Bitfinex’s exchange provided users with multi signature verification in order to protect the wallets used to store their customer’s funds. A multisignature wallet is a common technique used by many digital wallets, and it requires multiple passwords and identity verification steps to verify users. But, Bitfinex made a critical error.
Bitfinex had a partnership with another major crypocurrency company, BitGo. In this partnership, it was agreed that Bitfinex would store two of the three keys for every wallet and BitGo would store the last key.
In the arrangement between these two companies, BitGo would be an extra layer of security to verify any transactions leaving Bitfinex. Bitfinex adopted this strategy to reduce the use of cold storage wallets on their platform (which are the safest means of storing cryptocurrency to this day), and many customer’s funds were stored in hot wallets present on their site.
When the servers were breached, the attackers managed to not only get Bitfinex to sign off on all of the unauthorized Bitcoin withdrawals, but BitGo’s security patform was also unsuccessful in detecting any fraudulent activity, and these illegal transactions were approved by both BitGo and Bitfinex.
There are still no specific details or information about how these hackers were able to get BitGo to sign the transactions on all the stolen funds. BitGo has publicly confirmed that their own servers were not compromised. Rumors have circulated that BitGo’s servers had no autonomy, and simply did whatever was told of them by Bitfinex. This resulted in less security than Bitfinex had been preaching.
The Bitcoin Protocol Hack
In 2010, when Bitcoin was still making a name for itself, a lone hacker was able to exploit a bug within the code and triggered 184 billion Bitcoin transactions on a single block in the chain. Luckily, Bitcoin developer Jeff Garzik was able to detect the malfunction only a couple hours after it occurred.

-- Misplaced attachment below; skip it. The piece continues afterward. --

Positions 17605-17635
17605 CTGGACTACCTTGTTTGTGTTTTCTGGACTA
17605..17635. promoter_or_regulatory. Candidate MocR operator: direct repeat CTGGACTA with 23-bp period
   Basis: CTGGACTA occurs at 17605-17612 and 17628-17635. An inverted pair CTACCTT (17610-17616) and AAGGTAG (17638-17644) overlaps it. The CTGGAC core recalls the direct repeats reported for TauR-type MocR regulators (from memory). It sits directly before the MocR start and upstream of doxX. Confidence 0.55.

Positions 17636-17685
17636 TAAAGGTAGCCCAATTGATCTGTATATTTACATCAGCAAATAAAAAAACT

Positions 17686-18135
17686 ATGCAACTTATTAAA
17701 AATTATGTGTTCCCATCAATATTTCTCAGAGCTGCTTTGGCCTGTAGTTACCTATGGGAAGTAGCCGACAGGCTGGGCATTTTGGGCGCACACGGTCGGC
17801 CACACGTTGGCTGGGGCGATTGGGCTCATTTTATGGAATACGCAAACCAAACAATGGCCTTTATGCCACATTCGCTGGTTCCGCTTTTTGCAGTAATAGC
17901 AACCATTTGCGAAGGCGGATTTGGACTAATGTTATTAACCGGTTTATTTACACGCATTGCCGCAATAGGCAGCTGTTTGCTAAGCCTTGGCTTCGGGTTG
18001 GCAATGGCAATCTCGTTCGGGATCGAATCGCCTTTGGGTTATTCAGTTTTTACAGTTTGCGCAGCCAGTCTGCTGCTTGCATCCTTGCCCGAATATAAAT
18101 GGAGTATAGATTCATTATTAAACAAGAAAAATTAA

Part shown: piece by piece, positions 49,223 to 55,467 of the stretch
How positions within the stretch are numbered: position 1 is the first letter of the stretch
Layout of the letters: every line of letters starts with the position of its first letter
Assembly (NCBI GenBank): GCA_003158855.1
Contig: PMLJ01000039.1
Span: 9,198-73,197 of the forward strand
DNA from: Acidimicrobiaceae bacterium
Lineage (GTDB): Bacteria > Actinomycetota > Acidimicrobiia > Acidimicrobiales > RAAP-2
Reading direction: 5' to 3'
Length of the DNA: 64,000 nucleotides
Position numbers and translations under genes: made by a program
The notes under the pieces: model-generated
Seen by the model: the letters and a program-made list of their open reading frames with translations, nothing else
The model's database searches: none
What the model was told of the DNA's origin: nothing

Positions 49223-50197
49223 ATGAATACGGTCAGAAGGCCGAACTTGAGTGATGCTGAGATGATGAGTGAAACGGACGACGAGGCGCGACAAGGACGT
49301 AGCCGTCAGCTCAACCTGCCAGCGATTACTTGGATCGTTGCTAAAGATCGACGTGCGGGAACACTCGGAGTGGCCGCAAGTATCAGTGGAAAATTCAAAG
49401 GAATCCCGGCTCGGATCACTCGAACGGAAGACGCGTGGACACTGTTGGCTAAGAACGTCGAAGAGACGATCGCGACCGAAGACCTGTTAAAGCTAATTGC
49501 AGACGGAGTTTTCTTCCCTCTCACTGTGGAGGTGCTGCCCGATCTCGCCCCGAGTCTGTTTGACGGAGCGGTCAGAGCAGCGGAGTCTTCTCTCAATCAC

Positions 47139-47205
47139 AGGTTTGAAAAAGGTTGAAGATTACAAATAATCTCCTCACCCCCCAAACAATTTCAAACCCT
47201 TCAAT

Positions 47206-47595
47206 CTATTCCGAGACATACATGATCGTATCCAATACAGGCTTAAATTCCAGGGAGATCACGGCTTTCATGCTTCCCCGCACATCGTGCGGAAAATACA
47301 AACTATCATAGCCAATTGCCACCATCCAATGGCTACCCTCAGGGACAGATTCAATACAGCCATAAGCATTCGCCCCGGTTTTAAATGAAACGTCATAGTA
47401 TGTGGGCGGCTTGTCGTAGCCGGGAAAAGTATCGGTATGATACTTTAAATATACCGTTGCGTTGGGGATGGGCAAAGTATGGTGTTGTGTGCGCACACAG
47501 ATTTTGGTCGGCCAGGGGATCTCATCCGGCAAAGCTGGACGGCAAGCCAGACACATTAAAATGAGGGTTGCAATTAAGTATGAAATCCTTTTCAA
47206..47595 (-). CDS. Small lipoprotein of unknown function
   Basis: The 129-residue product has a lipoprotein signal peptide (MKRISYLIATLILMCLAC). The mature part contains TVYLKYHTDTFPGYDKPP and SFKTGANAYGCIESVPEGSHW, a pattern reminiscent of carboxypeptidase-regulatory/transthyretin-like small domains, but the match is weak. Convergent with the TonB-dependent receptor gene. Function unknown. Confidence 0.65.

It took 3 hours for the developers and inventor Satoshi Nakamoto to patch the bug, get it approved, and then deploy a hard fork. No funds were lost during this event, and it actually helped boost the credibility and mission of Bitcoin in the public eye, as they showed they could handle high-profile hacks and prevent any loss of value to its community members with speed and efficiency.
A popular social media blockchain site, Steemit was the first of its kind. It allows users to be rewarded in cryptocurrency for being “content curators”, or more simply put, by posting good content and participating and commenting on other good content throughout the site. It is still the most popular UI that is powered by the blockchain.
The big problem with Steem was the fact that they use Steem wallets, or hot wallets that are based on their centralized site. As we mentioned, these types of wallets that are associated with centralized entities are vulnerable, and hackers were able to steal over $85,000 worth of Steem dollars from multiple user wallets.
These funds were never recovered, and this event illustrates the danger of a centralized database storage of digital currency.
How to Safeguard Your Crypto from Hacks
As we have discussed throughout this article, the common theme behind hacks are hot wallets – or wallets that are directly associated with a singular entity. Storing your funds in a separate, physical cold wallet (such as the Ledger Nano S) will prevent any possibility of a hacker gaining access to your personal digital currency holdings.